I Could Go On Singing

RONI MEVROACH reviews I Could Go on Singing at the Southbank Centre.

This performance doesn’t leave you certain about many things, but one thing is for sure – it is very well-titled. FK Alexander really does go on, and on, and on singing.

The show celebrates the legacy of Judy Garland, with a reference to her 1963 film in the title. Indeed, it is essentially one hour of Alexander performing ‘Somewhere over the Rainbow’ alongside the final recording of Garland singing it in 1969, just four months before her death. It is a weird, bizarre experience and the repetitive nature of the performance makes it almost hypnotic – you are transported to an alternate universe. 

FK Alexander is a Glaswegian performance artist, who is known for her work about wounds, recovery, aggressive healing, radical wellness, industrialisation and noise music. She is accompanied in this performance by Okishima Island Tourist Association, a noise music band. Two figures stand ominously on a platform, with black sunglasses and black suits, raising their hands slowly and purposefully every time there is a music or lighting change. This provides an eerie, and slightly confusing effect, but perhaps this is the intention. The audience is not supposed to understand why such choices have been made, we just have to let this darkness sweep us away.

Alexander herself also wears all black, adding a Judy Garland-esque sparkly blazer and reapplying red lipstick every time she is about to start the song again. This creates a ritualistic effect and adds to the strangeness of the unsettling atmosphere. It does also make it seem as though each rendition of the song is as important as the last: each one deserves a new application of lipstick.

The performance space is very intimate, as the small audience all sit on stage with Alexander, looking out onto the empty seats behind her. There are a limited number of chairs available, so much of the audience must sit on the floor – an uncomfortable performance in every sense of the word! The noise music by Okishima Tourist Association produces, which plays over ‘Somewhere Over the Rainbow’ relentlessly throughout the whole hour, is incredibly loud and the headache-inducing strobe lighting isn’t light work either. Before the performance, the audience is offered earplugs and notified of a green room area that is available if the performance gets ‘too much.’ The discomfort of the whole situation is one of the best things about the performance though, as it creates this intimacy and bizarreness that I think Alexander intends.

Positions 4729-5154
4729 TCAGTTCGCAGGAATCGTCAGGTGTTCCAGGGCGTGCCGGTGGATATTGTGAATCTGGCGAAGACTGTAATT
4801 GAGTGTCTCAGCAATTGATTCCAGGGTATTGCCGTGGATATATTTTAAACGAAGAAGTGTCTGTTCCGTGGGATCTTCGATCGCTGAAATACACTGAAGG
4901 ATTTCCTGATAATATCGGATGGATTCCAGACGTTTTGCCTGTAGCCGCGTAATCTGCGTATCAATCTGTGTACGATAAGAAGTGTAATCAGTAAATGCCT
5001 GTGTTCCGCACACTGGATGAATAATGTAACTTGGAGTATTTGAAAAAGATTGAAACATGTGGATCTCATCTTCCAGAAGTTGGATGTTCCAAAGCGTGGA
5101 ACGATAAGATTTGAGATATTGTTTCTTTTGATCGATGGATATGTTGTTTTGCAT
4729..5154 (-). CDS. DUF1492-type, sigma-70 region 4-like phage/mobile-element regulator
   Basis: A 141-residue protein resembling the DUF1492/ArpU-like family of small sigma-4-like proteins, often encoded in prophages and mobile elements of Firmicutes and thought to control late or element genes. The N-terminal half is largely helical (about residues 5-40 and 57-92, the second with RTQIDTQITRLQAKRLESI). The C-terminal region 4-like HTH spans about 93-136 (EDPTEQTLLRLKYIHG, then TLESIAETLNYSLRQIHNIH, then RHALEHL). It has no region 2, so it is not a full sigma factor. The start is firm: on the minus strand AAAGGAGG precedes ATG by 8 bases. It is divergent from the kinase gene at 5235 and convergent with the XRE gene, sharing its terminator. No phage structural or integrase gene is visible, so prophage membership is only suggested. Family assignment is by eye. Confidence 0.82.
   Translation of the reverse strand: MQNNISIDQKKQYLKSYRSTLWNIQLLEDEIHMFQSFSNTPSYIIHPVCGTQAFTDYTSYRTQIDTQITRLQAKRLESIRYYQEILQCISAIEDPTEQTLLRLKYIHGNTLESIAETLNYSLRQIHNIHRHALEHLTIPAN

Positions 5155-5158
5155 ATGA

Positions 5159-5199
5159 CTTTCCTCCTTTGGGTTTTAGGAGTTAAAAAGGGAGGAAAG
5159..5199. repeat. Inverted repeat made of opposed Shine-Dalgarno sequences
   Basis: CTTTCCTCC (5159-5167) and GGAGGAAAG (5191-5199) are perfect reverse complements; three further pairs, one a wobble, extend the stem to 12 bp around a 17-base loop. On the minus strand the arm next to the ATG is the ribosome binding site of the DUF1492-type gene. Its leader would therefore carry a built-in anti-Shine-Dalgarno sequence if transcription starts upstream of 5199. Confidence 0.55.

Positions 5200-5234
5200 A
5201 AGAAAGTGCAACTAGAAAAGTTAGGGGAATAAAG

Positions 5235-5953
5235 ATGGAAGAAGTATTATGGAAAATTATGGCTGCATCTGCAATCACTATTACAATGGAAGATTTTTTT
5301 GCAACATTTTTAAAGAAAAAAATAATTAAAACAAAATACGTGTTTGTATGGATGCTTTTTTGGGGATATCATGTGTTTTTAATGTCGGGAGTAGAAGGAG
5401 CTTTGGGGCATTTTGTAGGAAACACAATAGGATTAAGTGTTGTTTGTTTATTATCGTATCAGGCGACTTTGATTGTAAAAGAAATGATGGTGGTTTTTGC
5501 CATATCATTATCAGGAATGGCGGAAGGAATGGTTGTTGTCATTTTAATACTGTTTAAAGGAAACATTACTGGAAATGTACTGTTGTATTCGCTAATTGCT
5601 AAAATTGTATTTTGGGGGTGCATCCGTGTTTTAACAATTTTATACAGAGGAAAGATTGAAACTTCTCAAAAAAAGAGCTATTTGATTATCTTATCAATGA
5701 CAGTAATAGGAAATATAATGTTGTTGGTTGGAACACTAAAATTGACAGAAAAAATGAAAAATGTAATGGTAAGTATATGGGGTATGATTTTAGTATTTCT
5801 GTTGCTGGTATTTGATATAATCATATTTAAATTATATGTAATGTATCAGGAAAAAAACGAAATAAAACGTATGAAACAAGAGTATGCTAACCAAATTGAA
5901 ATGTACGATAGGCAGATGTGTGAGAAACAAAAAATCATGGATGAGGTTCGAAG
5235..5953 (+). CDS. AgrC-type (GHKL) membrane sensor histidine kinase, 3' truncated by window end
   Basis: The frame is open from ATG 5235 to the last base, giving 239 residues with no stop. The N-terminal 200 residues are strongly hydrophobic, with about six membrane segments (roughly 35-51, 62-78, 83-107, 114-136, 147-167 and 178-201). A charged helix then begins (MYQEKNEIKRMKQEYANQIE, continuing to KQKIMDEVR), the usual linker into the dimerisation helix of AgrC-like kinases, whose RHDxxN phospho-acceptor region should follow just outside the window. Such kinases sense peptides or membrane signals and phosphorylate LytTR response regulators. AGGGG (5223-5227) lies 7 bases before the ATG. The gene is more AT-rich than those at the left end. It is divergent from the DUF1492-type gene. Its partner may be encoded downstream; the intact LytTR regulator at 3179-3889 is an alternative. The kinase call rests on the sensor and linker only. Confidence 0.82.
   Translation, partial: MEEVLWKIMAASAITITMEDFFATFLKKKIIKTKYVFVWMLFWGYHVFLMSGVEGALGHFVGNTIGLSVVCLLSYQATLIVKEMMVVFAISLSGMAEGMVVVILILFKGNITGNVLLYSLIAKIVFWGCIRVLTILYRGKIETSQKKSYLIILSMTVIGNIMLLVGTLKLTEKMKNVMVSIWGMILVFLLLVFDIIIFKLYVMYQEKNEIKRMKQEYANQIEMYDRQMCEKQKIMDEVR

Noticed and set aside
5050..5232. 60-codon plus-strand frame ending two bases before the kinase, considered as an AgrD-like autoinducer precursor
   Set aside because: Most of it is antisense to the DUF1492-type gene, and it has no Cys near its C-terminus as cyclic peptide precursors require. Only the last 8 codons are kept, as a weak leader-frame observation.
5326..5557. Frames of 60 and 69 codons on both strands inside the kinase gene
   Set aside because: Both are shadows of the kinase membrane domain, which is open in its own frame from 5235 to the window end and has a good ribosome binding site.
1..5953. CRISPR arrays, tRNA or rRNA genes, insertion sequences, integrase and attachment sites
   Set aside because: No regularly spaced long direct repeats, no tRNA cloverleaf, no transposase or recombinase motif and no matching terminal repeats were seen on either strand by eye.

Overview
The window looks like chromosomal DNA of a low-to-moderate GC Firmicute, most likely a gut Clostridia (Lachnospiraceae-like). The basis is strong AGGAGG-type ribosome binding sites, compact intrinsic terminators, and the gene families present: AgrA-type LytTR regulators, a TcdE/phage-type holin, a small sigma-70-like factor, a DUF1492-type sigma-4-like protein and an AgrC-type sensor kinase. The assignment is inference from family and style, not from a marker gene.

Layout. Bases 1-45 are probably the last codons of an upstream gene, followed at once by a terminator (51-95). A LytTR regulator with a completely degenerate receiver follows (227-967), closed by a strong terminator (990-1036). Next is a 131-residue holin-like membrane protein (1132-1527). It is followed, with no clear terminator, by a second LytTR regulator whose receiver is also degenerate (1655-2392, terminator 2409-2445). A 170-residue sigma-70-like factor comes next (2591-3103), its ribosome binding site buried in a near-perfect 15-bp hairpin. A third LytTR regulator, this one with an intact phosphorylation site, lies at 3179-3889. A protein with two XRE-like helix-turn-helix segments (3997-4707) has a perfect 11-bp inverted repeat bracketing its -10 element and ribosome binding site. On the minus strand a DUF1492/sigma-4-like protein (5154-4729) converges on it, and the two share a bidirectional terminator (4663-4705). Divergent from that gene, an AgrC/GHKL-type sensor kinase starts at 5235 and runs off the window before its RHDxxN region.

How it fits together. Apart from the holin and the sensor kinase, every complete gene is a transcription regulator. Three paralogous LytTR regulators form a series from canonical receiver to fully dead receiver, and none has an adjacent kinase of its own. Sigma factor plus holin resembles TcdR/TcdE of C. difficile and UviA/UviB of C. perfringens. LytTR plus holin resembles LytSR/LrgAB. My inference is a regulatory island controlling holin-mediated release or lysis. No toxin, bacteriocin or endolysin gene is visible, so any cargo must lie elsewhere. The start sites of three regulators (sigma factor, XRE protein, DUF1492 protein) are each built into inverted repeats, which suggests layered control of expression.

The audience is also invited to go up and stand on a white ‘x’ in the middle of the stage if they want to have the song sung to them while holding Alexander’s hand. This is an incredibly unique experience as eye contact is not broken for about 3 minutes, and you receive a kiss on the cheek and a ‘thank you’ at the end. After watching an interview with Alexander, I learned that the purpose of this is to give her audience members three minutes of undivided attention, a rarity in our fast-paced world. This is a wonderful idea but there are about 50 audience members and only 60 minutes of performance time, so not everyone gets to experience this, and some members of the audience are too nervous. If you choose not to go up, or if time runs out, then you are simply watching the same thing again and again and again. In fact, some of the audience left during the performance I saw because it is such a difficult thing to comprehend. But most stayed, wondering if something was going to happen; if something was going to change. But nothing does change. Perhaps this is a criticism of our entertainment-fuelled, change-seeking society. And perhaps we should not wonder what the meaning behind it all is. We simply have to accept it.

In the final minute of the performance, there is a huge crescendo of noise, and the strobe lighting goes wild. Then, silence and nothingness. You leave baffled, with your ears pounding, your eyes shocked, staring at the 20 lipstick-stained individuals who got to experience something very different from you. You hear hums of ‘Somewhere over the rainbow’ as you head out onto the South bank. This is not a performance that is easy to leave behind and the song will definitely be stuck in my head for days, if not weeks.

‘I could go on singing’ ran from the 24th of February to the 26th of February at the Southbank Centre, more details here.

Featured image courtesy of Jannica Honey.